I have to wonder if some people haven’t become so disconnected with the realities of industry and production that they don’t understand what goes into it. Yeah, we’re evolving into a kind of information-driven, knowledge- and skill-based cyber economy. That doesn’t mean we can get by without the guy holding the blow torch. I also wonder if people think that America is so developed that we’re above blue collar work. Maybe it’s all just the people writing the hate articles?

    I also have to wonder if Bezos has political aspirations. That would put a lot of new meaning behind buying the Washington Post, as well as combating bad publicity with a move like this.

    • Randall says:

      Jim,

      Henry Ford is an excellent example.

      Make your employees customers.

      It seems so simple, yet it’s so rarely seen these days. The current mindset seems to be outsource everything I can to the cheapest labor I can find. Close the factory in Flint and move everything to Mexico. Keep the corporate headquarters here in the states, but keep the profits offshore. The next fiscal year/quarter/week is all that matters. Meet my projections at all cost and secure my bonus.

      Let some other company support the middle class.

      I think Bezos is so far ahead of them he can’t help but win. He doesn’t just view the consumers out there as customers, he views EVERYBODY as a customer. Employees, suppliers, distributers, everybody.

      That’s why I’m not worried about Amazon changing its terms for self publishers. I think if they do change they will just get better. Chuck Wendig did a piece awhile back saying that Amazon is not your friend. That they were a business partner and a distributor for your books and nothing more. By the textbook definition he’s right. Only Bezos threw that textbook out years ago.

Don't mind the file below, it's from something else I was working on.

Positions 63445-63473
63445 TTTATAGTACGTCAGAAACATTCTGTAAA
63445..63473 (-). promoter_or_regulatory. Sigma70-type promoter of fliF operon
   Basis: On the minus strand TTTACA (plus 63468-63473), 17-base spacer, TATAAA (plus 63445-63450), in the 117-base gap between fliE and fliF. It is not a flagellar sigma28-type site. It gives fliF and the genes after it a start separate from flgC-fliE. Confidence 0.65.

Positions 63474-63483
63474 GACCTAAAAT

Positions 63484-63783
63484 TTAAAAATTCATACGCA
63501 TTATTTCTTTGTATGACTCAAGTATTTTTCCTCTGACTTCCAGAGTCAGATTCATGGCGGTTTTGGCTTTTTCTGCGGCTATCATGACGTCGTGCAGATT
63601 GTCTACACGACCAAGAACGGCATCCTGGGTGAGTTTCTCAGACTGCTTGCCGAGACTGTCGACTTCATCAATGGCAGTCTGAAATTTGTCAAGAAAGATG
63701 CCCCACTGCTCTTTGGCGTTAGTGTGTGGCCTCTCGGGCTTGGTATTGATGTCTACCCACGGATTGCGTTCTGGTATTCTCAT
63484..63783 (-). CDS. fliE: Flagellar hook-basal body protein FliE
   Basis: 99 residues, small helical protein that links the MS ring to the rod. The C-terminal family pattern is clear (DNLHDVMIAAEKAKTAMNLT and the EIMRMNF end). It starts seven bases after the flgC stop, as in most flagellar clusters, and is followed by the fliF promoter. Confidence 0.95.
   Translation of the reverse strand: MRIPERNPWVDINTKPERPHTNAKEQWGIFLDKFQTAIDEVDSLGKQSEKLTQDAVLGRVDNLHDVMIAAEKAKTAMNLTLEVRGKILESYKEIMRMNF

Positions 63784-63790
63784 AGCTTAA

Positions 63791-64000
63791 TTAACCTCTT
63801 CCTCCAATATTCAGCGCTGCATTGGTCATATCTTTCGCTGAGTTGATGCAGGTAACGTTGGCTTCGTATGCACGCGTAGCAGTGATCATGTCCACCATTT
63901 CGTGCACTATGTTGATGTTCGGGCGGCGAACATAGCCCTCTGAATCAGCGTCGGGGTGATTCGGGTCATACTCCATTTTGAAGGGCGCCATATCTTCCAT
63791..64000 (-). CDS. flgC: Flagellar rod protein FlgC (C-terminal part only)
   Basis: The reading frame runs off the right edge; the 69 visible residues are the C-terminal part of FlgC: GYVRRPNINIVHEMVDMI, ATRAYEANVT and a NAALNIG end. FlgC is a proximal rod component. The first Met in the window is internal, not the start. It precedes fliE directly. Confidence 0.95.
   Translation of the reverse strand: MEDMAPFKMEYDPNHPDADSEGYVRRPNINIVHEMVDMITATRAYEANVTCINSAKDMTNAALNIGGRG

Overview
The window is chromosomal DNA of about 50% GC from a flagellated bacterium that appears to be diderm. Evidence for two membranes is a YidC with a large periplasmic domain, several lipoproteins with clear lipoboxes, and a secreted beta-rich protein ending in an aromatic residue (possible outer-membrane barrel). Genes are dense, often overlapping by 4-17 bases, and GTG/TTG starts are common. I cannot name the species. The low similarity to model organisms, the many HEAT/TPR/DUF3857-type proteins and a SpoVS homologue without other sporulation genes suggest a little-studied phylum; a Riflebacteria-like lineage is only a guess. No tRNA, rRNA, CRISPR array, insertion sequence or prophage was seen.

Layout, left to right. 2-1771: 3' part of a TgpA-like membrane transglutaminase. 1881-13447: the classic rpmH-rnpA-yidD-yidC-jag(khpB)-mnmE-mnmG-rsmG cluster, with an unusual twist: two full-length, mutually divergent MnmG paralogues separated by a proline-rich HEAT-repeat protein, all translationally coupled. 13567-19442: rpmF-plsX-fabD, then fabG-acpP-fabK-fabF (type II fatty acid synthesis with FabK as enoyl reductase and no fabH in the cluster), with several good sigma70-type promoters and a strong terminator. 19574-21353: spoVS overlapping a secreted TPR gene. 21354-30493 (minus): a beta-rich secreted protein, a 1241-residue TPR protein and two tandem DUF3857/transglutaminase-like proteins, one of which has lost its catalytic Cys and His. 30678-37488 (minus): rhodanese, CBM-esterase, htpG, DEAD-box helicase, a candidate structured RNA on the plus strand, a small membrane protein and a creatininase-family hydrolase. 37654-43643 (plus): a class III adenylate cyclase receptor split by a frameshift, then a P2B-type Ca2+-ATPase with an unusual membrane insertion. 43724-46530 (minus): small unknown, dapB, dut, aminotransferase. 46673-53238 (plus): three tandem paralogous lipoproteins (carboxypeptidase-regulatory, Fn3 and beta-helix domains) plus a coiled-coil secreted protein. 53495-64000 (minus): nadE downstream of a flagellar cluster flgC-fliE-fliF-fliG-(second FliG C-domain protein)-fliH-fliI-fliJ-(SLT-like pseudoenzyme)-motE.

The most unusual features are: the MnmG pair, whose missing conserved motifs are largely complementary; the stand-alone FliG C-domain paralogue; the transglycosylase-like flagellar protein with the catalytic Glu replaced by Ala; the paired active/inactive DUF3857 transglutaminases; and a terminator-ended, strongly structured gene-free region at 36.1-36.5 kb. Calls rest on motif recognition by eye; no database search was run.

I think Bezos views me, and all self-publishers, as suppliers and customers. Look how he treats us compared to other companies. Can you be an affiliate with Kobo? How about B&N? Ever talk to Kobo customer support? When I talk to Jeff’s people they get back to me in less than 24hrs every time. That’s treating me like a customer, not a supplier.

      Is it good for Amazon? Sure. Why can’t it be, why shouldn’t it be. After all, they are a for-profit company. If it gets Amazon a bigger share of the consumer pie then maybe that should tell the Big-Six something. The Big-Six keep crying that Amazon’s goal is to kill them off, as if that was the end-goal from the start. I think the goal was always to gain customers, killing off the Big-Six is just a by-product.

      As for political aspirations? I don’t see it. One, he’s having too much fun doing what he’s doing. Two, the bureaucracy would drive him insane. Right now he’s free to do almost anything he wants, when he wants, without the approval of any elected idiots. I think politics are beneath him. Unless he got tired, retired from Amazon, and maybe went the Bloomberg route.

      I think he’ll take the Buffet/Gates road. Someday he’ll let out a sigh, stick his head up and say. “Well, I’m sitting on this giant pile of money, I should probably do some good with it before I start looking like an asshole.” Then he and Bill and Warren and a few others will have a meeting on a Blue Origin space station, and when they come back down they’ll build a bridge across the straights of Gibraltar.